Domain walls as new information storage medium
While searching for ever smaller devices that can be used as data storage systems and novel sensors, physicists at Johannes Gutenberg University Mainz (JGU) have directly observed magnetization dynamics processes in magnetic nanowires and thus paved the way for further research in the field of nanomagnetism. Small magnetic domain wall structures in nanowires can be used to store information and, for example, can be used as angle sensors. Initial applications based on magnetic domain walls have been developed and are already in use in sensor technology. The current findings represent the first experimentally recorded direct imaging of predicted correlations between magnetic spin structure and wall velocity. The newly discovered properties could be used for other future applications in information technology.
Magnetic domains represent regions of uniform magnetization in ferromagnetic materials. Within each domain, the magnetization is aligned in a single direction. At the interface where domains of different magnetization direction meet, the magnetization has to rotate from one direction to another in a so-called domain wall. At Mainz University, the group of Professor Mathias Kläui is studying the properties of magnetic domains and the dynamics of domains and domain walls in tiny rings on the nanoscale. It is possible to directly observe the motion of domain walls in these rings that have a diameter of some 4 micrometers and are made of permalloy, a soft nickel-iron alloy. For this purpose, the Mainz physicists have been collaborating with scientists of the BESSY II synchrotron facility at the Helmholtz Center Berlin for Materials and Energy and the Advanced Light Source (ALS) at the Lawrence Berkeley National Laboratory, Berkeley, USA, as well as with the Technical University of Berlin and the Max Planck Institute for Intelligent Systems in Stuttgart.
The researchers discovered that the velocity of the motion of domain walls is always oscillating. "This is a new effect that could prove to be useful in the future," said Dr. André Bisig, lead author of the paper "Correlation between spin structure oscillations and domain wall velocities," which has recently been published in Nature Communications. It was also found that the applied method is very effective in reliably moving the domain walls at very high velocities. "The faster we move the domain wall, the easier it is to control it," said Bisig. Another observation concerns the effects associated with irregularities or defects in the nanowires. According to the results, these effects only become noticeable when domain walls are moving slowly. The faster a domain wall spins, the less relevant is the role played by defects in the material.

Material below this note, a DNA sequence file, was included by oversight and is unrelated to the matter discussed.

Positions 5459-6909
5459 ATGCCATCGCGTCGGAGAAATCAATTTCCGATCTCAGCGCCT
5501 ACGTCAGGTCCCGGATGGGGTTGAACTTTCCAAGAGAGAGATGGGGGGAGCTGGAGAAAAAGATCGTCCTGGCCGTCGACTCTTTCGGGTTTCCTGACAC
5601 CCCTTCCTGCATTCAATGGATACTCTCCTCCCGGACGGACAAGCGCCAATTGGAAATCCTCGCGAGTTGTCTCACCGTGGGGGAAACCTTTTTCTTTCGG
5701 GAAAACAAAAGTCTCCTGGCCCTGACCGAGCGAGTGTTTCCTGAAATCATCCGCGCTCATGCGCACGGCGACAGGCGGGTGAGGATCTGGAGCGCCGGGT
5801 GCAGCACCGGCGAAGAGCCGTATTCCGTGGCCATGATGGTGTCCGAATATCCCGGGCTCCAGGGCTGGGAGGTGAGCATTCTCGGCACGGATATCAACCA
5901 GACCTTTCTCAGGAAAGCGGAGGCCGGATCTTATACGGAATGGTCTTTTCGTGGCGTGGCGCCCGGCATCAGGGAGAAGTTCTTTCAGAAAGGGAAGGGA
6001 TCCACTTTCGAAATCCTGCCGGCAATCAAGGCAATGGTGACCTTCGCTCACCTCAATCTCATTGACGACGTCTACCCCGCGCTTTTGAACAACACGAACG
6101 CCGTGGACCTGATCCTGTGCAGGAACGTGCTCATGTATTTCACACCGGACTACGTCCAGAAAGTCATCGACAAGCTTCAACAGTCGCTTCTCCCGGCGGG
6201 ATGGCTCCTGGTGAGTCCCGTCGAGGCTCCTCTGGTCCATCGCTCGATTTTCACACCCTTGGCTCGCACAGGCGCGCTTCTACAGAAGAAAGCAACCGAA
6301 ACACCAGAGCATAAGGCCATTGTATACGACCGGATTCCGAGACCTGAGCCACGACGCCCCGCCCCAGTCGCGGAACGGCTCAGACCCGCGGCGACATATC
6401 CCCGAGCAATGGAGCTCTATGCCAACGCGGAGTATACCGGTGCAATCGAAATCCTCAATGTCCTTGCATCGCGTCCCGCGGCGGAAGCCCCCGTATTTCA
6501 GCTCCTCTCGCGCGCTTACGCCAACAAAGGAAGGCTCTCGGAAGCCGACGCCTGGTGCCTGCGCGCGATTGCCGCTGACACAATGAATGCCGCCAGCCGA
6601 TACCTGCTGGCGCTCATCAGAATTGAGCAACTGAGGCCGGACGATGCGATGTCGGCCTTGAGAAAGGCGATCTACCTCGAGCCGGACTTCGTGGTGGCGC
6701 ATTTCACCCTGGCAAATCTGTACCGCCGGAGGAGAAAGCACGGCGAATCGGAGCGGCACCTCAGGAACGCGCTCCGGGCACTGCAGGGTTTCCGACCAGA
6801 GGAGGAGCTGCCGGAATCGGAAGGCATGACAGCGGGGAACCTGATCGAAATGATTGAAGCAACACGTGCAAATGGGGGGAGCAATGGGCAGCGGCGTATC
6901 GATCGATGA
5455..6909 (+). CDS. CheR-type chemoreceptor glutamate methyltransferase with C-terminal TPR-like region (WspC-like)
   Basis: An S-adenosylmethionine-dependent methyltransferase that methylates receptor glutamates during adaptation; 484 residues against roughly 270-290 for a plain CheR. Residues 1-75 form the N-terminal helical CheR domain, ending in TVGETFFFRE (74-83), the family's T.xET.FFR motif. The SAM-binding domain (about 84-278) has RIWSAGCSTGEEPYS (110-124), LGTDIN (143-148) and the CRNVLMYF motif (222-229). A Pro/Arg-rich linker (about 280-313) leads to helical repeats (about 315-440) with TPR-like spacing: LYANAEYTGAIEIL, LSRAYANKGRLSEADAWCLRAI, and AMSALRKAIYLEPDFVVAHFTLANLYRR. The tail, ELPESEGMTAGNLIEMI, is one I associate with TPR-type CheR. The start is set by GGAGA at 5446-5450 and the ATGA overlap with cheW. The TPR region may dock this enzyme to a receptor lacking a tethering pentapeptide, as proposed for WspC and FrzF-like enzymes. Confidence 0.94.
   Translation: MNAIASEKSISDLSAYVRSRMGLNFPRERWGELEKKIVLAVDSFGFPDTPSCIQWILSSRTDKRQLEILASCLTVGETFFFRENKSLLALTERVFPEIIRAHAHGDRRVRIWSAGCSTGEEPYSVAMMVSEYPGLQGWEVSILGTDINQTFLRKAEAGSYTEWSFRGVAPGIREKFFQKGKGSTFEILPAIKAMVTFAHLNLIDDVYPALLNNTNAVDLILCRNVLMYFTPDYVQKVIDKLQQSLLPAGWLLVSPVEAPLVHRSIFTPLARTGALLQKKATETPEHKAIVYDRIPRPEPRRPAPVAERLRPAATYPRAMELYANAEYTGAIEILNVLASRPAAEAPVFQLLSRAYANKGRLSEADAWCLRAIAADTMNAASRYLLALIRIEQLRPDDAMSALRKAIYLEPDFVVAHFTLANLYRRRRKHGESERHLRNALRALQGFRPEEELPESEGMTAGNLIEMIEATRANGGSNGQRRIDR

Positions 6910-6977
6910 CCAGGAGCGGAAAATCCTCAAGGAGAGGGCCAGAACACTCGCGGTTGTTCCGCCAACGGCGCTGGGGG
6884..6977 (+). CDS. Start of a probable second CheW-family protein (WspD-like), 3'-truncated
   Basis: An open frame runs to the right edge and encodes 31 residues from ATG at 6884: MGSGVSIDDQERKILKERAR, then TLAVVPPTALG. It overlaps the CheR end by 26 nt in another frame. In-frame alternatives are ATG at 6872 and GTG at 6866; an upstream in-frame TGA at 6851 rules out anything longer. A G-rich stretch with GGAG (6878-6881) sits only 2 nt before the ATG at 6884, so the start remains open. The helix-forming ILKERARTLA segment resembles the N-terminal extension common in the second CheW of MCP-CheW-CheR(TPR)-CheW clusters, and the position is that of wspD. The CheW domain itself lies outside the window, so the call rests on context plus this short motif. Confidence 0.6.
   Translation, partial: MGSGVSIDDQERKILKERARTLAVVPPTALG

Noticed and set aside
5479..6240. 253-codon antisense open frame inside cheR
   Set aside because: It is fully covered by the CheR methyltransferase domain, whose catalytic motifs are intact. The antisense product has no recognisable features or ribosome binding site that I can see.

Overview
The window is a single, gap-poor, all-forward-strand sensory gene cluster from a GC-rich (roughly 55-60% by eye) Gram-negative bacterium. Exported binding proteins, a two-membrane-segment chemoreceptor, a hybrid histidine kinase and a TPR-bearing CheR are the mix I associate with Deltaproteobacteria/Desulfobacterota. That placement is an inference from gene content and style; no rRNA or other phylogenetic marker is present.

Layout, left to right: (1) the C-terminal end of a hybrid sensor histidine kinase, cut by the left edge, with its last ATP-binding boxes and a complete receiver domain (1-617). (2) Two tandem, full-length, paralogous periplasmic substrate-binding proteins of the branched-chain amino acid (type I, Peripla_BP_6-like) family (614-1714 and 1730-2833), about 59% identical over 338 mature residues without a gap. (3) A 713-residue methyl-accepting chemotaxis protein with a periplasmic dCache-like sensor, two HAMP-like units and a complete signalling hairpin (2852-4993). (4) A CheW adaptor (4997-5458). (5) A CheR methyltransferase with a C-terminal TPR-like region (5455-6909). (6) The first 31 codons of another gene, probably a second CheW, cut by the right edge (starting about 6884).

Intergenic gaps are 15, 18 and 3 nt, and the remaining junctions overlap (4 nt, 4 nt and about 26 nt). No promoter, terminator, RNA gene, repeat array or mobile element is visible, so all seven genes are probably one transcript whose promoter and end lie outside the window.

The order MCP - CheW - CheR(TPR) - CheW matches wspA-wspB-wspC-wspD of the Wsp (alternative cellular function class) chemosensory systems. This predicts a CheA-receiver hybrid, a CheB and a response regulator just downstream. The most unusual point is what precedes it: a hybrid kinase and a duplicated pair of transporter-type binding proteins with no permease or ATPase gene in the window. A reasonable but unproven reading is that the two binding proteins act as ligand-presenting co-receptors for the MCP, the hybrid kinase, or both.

While theoretical research concerns itself principally with observing domain wall velocity and its correlation with oscillations in the spin structure, the results obtained also have important implications for applied research. Domain wall-based sensors are already being used by Sensitec GmbH, Mainz, a cooperating partner of JGU and the Technical University of Kaiserslautern in two projects funded by the state of Rhineland-Palatinate: the Spintronics Technology Platform in Rhineland-Palatinate (STeP) and the Technology Transfer Service Center for New Materials (TT-DINEMA).
"Of particular importance is the fact that we observed unimpeded domain wall motion at high domain wall velocities. This represents highly promising potential for the use of these nanostructures in ultra-fast rotating sensors," added Professor Mathias Kläui. The research being undertaken by Professor Kläui's team is being funded by an ERC Starting Grant and the Graduate School of Excellence Materials Science in Mainz (MAINZ). In addition, cooperation with Sensitec has resulted in access to a joint EU project involving seven other leading partners expected to start in October 2013 on "Controlling domain wall dynamics for functional devices".